Tuesday, June 2, 2009

The "wise Latina" Comment

Whether born from experience or inherent physiological or cultural differences, a possibility I abhor less or discount less than my colleague Judge Cedarbaum, our gender and national origins may and will make a difference in our judging. Justice O'Connor has often been cited as saying that a wise old man and wise old woman will reach the same conclusion in deciding cases. I am not so sure Justice O'Connor is the author of that line since Professor Resnik attributes that line to Supreme Court Justice Coyle. I am also not so sure that I agree with the statement. First, as Professor Martha Minnow has noted, there can never be a universal definition of wise. Second, I would hope that a wise Latina woman with the richness of her experiences would more often than not reach a better conclusion than a white male who hasn't lived that life.

Let us not forget that wise men like Oliver Wendell Holmes and Justice Cardozo voted on cases which upheld both sex and race discrimination in our society. Until 1972, no Supreme Court case ever upheld the claim of a woman in a gender discrimination case. I, like Professor Carter, believe that we should not be so myopic as to believe that others of different experiences or backgrounds are incapable of understanding the values and needs of people from a different group. Many are so capable. As Judge Cedarbaum pointed out to me, nine white men on the Supreme Court in the past have done so on many occasions and on many issues including Brown.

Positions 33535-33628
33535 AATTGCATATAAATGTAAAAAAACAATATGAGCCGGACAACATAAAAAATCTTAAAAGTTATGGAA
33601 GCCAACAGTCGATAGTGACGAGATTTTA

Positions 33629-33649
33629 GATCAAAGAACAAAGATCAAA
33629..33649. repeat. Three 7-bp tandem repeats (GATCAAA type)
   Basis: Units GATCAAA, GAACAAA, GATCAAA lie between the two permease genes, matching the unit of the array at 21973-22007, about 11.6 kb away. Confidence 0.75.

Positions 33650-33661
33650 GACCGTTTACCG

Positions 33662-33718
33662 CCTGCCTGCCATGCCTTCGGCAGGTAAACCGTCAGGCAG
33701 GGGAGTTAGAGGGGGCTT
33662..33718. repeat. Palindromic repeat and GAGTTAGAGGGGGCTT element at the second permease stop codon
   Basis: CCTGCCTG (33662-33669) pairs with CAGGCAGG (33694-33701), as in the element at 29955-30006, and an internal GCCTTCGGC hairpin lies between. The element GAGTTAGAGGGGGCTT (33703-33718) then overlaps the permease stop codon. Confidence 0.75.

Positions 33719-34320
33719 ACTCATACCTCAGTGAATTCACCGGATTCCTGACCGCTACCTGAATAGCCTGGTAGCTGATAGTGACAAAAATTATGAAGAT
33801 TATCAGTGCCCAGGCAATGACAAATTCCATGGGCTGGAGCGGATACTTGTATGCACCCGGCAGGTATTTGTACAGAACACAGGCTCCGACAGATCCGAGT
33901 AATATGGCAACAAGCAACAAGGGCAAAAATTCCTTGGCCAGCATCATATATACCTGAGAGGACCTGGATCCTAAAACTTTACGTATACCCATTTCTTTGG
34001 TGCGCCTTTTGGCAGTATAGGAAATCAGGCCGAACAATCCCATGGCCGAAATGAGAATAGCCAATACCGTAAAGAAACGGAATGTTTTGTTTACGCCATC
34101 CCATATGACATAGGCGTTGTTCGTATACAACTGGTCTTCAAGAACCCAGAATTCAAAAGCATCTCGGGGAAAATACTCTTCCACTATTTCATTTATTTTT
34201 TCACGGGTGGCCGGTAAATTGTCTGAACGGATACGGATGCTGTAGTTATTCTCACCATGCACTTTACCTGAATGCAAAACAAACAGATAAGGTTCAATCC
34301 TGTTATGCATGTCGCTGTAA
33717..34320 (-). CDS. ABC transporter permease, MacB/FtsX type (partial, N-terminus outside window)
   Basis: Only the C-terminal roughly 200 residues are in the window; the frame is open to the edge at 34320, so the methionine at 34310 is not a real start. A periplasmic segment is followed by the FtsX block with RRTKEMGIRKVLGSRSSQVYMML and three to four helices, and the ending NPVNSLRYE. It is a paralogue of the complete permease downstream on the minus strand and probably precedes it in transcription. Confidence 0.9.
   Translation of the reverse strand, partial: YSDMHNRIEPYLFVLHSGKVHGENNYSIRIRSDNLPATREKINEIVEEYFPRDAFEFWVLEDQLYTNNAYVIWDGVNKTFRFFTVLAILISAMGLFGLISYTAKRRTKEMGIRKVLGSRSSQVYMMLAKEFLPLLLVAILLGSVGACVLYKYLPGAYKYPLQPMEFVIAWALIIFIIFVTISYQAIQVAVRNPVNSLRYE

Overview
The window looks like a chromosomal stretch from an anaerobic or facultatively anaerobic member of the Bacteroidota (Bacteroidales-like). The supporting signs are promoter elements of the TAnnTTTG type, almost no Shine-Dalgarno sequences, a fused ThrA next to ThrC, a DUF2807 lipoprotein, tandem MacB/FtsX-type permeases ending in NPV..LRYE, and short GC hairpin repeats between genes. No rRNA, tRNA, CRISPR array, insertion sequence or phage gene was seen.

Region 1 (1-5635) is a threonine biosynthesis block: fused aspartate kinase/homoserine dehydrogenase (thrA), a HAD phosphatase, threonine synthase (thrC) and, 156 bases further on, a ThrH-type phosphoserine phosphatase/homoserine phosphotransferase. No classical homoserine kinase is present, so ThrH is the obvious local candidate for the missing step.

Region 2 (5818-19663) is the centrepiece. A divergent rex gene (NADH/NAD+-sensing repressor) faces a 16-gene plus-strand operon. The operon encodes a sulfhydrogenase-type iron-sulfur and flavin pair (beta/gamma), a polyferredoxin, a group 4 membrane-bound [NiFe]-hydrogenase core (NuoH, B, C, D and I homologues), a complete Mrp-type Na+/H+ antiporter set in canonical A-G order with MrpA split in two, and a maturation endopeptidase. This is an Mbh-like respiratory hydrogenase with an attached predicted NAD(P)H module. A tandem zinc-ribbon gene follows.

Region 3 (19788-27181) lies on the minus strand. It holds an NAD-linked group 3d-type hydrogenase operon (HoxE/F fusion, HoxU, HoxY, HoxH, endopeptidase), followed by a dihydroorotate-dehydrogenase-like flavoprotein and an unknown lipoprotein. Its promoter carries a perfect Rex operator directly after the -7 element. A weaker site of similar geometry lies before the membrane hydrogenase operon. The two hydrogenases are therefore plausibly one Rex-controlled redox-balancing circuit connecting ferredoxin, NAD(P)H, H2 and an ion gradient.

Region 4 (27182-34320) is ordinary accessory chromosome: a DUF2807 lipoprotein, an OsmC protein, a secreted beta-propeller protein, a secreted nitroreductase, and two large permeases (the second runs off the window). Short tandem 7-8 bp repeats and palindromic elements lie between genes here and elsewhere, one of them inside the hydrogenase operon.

However, to understand takes time and effort, something that not all people are willing to give. For others, their experiences limit their ability to understand the experiences of others. Other simply do not care. Hence, one must accept the proposition that a difference there will be by the presence of women and people of color on the bench. Personal experiences affect the facts that judges choose to see. My hope is that I will take the good from my experiences and extrapolate them further into areas with which I am unfamiliar. I simply do not know exactly what that difference will be in my judging. But I accept there will be some based on my gender and my Latina heritage.

- Judge Sonia Sotomayor, 2001
Emphasis Added
That was long, but I put the full text because the context is important. Reading all of this together provides a context that has been missing in the debate over President Barack Obama's supreme court nominee, Judge Sonia Sotomayor. The harshest critics have branded the judge as a racist, while others have suggested that the comments were a mistake. However, it should be obvious to any honest and informed observer that such a statement is neither racist nor mistaken. It seems clear that these words represents a basic truth: one's personal experiences matter in the decisions they make.